Monday, November 12, 2007

My Top Ten Authors

It's that time of year again when I start reading more. For some reason I have an aversion to going outside after dark and since it gets dark at 5pm now, I'm spending a lot of leisure time at home. Luckily for me I have an enormous pile of used books from Seattle that I've yet to read, including some books by some of my all-time favorite authors:

1. Richard Adams (England, b. 1920)
Since I couldn't decide any other way to do it, this list is vaguely in the order in which I discovered the authors. Richard Adams has been a part of my life since I was a kid in the form of Watership Down. It was just about the only fiction book my dad would read out loud to us (everything else was all biblical.. yeesh) and, to give my dad credit, he has a great style for reading out loud. Because of it, I've been in love with that novel, rereading it several times over the years. I only recently started reading more books by him, including Maia and Shardik (both of which take place in the same universe with some few overlapping characters).

I love Adams because he is vivaciously descriptive and because he truly love his characters and the worlds they inhabit. It is easy to get swept away with him.

2. E.E. Cummings (U.S., 1894-1962)
Still the poet who influences me the most subconsciously, I am almost ashamed to admit that I discovered Cummings because of a Johnathon Taylor Thomas movie. But despite all that, I fell in love with his brevity, depth of feeling and sharp insight. Whenever I've fallen in love, his poetry captures it the best and it seems no other author is so able to evoke what I'm feeling while not talking about it at all.

3. Margaret Atwood (Canada, b. 1939)
Atwood is THE feminist novelist of North America in my opinion. Introduced to her by way of a Political Science project requiring A Handmaid's Tale be read, Atwood was one of my favorite authors to write papers about in college because her characters and situations are so effortlessly disturbing, like a good episode of The Twilight Zone. My top Atwood suggestions are The Blind Assassin, Oryx and Crake and Good Bones and Simple Murders.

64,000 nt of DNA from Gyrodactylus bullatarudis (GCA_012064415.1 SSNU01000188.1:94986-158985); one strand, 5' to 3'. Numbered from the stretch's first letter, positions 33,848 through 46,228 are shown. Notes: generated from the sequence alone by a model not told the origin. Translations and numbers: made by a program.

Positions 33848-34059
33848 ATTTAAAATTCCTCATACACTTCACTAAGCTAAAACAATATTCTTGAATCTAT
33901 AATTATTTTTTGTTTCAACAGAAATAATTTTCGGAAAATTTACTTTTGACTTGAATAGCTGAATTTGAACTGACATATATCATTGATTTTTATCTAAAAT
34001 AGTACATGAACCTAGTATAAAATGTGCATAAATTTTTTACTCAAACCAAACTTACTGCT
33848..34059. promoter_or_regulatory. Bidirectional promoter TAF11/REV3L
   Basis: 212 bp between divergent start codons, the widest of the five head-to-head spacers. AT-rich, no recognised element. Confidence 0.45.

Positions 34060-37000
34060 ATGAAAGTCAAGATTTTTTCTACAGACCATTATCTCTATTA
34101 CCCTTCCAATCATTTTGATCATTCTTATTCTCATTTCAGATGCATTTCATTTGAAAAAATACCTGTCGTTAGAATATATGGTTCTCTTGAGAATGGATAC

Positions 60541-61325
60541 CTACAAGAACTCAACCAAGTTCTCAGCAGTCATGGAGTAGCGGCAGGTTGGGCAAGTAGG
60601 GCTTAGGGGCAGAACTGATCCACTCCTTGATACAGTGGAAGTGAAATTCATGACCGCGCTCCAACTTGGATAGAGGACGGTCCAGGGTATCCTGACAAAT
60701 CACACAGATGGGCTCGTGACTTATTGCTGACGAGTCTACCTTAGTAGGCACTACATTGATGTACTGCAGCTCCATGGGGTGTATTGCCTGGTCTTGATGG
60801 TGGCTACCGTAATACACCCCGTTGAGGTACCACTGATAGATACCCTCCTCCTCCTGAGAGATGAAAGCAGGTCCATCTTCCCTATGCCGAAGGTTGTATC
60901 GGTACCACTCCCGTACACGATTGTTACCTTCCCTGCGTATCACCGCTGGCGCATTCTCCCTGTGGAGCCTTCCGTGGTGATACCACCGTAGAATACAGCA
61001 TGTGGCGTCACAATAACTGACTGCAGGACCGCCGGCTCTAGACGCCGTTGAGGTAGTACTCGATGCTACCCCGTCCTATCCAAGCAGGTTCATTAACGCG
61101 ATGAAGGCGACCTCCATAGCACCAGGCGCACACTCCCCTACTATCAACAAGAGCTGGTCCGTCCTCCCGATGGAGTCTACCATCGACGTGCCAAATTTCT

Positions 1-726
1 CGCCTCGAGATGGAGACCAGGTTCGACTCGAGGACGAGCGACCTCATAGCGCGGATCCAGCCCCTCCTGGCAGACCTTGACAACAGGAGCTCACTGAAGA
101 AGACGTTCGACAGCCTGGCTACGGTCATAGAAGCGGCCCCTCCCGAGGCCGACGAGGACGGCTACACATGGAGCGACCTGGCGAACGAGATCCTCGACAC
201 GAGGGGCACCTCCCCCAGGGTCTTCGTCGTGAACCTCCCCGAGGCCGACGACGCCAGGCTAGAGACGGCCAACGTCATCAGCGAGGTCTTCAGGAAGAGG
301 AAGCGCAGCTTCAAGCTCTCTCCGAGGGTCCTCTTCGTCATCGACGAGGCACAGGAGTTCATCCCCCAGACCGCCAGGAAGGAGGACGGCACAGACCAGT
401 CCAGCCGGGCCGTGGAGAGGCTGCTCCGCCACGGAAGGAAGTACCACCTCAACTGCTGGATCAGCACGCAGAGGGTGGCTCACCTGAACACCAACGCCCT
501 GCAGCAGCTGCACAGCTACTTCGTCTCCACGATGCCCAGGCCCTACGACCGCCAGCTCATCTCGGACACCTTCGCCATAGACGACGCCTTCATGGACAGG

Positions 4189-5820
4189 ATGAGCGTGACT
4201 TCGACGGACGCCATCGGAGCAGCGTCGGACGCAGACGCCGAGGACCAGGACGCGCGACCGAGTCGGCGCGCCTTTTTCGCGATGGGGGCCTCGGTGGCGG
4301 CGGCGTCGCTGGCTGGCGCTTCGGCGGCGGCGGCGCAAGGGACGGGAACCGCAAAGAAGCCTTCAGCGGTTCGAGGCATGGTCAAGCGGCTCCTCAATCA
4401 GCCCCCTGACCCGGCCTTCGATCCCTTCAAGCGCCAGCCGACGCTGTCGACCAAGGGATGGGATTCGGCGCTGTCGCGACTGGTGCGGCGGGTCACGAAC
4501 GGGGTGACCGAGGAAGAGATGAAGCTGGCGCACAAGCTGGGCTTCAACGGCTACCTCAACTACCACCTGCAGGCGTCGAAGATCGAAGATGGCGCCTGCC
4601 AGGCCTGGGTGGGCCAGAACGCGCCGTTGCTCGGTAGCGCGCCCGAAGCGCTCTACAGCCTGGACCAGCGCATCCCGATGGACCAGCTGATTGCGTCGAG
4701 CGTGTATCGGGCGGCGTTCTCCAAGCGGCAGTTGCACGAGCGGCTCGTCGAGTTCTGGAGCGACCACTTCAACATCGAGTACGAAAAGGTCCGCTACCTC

4. Orson Scott Card (U.S., b. 1951)
I was introduced to Card through Ender's Game which made a huge impact on my life. As I was growing up, I was convinced that adults kept vital information from children in order to control them and Ender's Game faced that reality as only science fiction can. Later the other books in the Ender "Trilogy" eclipsed it in significance, but I will never be able to forget the solidarity that I felt with Ender. Plus, it's good sci-fi too.

I know Card writes fantasy as well, but since most fantasy books disappoint me, I've been avoiding it. If someone were to suggest a good Card fantasy to me though, I'd probably give it a chance (hint, hint).

5. Tim O'Brien (U.S., b. 1946)
My all-time-favorite Vietnam veteran/writer, Tim O'Brien does an incredible job of exploring the destruction or deadening of the psyche as a response to war. Since America is -goddammit- almost constantly at war, O'Brien isn't going to stop being relevant for a long, long time. His characters are perfectly articulated through a careful balance of their thoughts, their stuff, and their interactions. I'd suggest starting with The Things They Carried or The Nuclear Age.